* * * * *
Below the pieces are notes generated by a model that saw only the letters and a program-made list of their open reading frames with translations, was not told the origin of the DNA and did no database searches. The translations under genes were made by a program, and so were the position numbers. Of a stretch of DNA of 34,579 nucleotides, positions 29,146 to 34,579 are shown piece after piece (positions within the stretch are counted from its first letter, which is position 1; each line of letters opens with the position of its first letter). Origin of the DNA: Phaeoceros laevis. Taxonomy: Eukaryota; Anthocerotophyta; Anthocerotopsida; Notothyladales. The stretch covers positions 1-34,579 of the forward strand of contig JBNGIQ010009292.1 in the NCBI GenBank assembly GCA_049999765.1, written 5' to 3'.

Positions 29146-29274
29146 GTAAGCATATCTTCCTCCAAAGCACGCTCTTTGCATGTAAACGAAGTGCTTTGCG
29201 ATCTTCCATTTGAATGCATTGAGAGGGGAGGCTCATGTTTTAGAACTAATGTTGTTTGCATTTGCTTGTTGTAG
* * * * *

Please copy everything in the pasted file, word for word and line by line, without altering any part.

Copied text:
Below the pieces are notes generated by a model that saw only the letters and a program-made list of their open reading frames with translations, was not told the origin of the DNA and did no database searches. The translations under genes were made by a program, and so were the position numbers. Of a stretch of DNA of 34,579 nucleotides, positions 29,146 to 34,579 are shown piece after piece (positions within the stretch are counted from its first letter, which is position 1; each line of letters opens with the position of its first letter). Origin of the DNA: Phaeoceros laevis. Taxonomy: Eukaryota; Anthocerotophyta; Anthocerotopsida; Notothyladales. The stretch covers positions 1-34,579 of the forward strand of contig JBNGIQ010009292.1 in the NCBI GenBank assembly GCA_049999765.1, written 5' to 3'.

Positions 29146-29274
29146 GTAAGCATATCTTCCTCCAAAGCACGCTCTTTGCATGTAAACGAAGTGCTTTGCG
29201 ATCTTCCATTTGAATGCATTGAGAGGGGAGGCTCATGTTTTAGAACTAATGTTGTTTGCATTTGCTTGTTGTAG